VIDEO | ESG in later living property
Developers, architects, advisers, and lenders gathered for a debate about the state of environmental, social, and governance framework in the later living sector, in association with Mills & Reeve.
- Jenny Buterchi, partner, PRP Architects
- Rebecca Shafran, senior associate director at, BNP Paribas
- James Willcox, head of sustainability, Inspired Villages
- Sam Dalton, policy and external affairs manager, Associated Retirement Community Operators
- Olivia Nordgreen, development director, Riverstone
- Olaide Oboh, executive director, Socius
- Martin Williams, director of debt finance at OakNorth Bank
- Phil Grant, director, Axis Land Partnerships
- David Roberts, partner, Mills & Reeve
- Emma Purton, principal associate, Mills & Reeve
- Laura Ludlow, principal associate, Mills & Reeve
- Chaired by Paul Unger, publisher, Place North West
Key talking points
Later living is still a new concept to many property developers and investors, which makes valuing developments and securing finance more difficult than traditional commercial or residential projects. There are numerous different models with greater or lesser on-site care provided, which can make operating margins and viability more complicated to calculate.
Social value is a vital part of the offer when catering to the elderly market; the right blend of on-site wellbeing, retail and care services is essential to attracting occupiers. Linking to the local community beyond the ‘red line’ boundary of the development area is desirable but not always planned in from the outset or recognised by local authorities and residents.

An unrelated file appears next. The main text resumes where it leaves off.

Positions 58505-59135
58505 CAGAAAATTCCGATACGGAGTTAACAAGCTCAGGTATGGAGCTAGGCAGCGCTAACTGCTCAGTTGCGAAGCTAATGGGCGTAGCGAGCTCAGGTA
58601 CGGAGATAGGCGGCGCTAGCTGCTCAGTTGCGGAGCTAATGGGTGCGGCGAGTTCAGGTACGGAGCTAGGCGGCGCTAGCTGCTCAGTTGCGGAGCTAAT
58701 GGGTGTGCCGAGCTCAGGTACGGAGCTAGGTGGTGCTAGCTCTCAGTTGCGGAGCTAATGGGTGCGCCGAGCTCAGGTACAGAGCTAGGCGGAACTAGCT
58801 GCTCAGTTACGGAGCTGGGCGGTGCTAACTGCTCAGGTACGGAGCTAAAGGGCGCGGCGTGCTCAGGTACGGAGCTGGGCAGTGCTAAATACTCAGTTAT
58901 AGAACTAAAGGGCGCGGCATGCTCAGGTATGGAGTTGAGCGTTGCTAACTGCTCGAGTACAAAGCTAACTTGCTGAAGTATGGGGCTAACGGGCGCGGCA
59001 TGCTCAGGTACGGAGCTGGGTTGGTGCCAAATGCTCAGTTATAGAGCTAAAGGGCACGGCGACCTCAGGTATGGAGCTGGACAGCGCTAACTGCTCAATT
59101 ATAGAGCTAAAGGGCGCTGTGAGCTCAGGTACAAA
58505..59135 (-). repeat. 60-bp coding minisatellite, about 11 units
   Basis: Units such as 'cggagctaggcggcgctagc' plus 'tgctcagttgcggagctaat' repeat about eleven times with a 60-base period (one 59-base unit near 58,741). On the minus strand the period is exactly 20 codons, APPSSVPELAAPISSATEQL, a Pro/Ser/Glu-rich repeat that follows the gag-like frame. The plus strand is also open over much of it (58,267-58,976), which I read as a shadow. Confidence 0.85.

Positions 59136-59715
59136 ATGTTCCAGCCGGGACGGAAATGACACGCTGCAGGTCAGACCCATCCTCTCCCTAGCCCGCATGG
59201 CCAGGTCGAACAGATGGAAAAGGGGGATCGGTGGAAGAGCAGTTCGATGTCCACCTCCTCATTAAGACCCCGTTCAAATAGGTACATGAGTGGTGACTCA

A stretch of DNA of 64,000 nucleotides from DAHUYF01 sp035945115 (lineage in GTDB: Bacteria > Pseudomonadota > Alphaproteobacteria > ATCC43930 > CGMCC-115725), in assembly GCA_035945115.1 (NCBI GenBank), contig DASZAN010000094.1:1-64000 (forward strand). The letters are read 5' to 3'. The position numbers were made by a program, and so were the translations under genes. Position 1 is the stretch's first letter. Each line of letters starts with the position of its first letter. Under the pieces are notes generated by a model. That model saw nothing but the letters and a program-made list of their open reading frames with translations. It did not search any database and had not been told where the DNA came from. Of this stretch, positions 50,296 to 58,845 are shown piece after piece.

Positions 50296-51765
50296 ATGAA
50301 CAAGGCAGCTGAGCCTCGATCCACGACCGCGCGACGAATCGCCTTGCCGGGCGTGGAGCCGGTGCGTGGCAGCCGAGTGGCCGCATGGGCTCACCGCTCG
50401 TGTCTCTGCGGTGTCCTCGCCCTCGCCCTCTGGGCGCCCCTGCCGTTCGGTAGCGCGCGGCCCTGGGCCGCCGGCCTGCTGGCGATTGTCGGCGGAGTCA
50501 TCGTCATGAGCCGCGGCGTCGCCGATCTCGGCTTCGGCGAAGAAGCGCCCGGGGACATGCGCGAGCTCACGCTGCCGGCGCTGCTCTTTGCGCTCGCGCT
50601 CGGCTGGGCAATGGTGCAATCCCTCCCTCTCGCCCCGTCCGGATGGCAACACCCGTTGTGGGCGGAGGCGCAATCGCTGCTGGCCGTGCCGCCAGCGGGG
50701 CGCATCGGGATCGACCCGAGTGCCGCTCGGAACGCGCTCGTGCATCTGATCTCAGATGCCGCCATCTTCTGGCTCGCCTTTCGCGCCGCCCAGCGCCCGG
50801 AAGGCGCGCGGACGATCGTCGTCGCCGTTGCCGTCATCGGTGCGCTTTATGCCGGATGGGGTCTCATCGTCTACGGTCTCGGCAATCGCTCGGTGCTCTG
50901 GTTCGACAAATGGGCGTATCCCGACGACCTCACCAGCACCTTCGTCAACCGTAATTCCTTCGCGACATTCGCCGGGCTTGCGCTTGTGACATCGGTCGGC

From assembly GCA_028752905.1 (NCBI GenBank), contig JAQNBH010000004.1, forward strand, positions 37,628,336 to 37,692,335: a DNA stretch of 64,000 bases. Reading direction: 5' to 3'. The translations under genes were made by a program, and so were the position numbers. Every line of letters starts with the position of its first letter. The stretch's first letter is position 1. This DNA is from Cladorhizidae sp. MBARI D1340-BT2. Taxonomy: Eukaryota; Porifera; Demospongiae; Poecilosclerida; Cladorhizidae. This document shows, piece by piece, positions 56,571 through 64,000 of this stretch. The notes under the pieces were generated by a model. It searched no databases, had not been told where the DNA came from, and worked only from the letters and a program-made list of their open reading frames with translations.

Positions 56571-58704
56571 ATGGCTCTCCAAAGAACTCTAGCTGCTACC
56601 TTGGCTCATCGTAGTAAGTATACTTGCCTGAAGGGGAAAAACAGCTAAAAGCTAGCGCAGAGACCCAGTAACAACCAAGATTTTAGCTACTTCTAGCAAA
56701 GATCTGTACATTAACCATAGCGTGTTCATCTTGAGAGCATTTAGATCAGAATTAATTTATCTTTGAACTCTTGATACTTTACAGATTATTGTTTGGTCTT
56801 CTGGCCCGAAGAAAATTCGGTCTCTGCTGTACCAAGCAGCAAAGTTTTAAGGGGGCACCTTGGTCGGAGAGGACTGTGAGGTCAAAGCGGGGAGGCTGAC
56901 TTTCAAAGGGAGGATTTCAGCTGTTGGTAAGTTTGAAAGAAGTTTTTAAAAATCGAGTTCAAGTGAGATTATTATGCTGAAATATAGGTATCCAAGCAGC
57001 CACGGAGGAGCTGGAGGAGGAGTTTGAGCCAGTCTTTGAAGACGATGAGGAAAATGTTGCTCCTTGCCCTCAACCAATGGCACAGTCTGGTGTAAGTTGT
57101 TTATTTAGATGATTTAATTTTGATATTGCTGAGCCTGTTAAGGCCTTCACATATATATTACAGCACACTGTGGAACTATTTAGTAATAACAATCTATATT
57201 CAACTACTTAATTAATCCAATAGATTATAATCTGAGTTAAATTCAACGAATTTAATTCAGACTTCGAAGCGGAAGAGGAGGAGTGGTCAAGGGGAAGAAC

Connecting to the energy grid remains a major hurdle to overcome for new projects and managing connections, predicting capacity need in tandem with emerging forms of renewable energy and pro-ESG design forms is an ongoing challenge.
Measuring carbon was a recurring theme of the discussion. Solar panels might be measured positively for not emitting carbon but negatively for the amount of carbon contained in their manufacture. This was one of several examples raised that show how fickle and sensitive the scorecard systems property companies follow can be.
All agreed it was early days for ESG in later living and the sector as a whole as a recognised asset class and predicted that more entrants would be found in the sector in the coming years.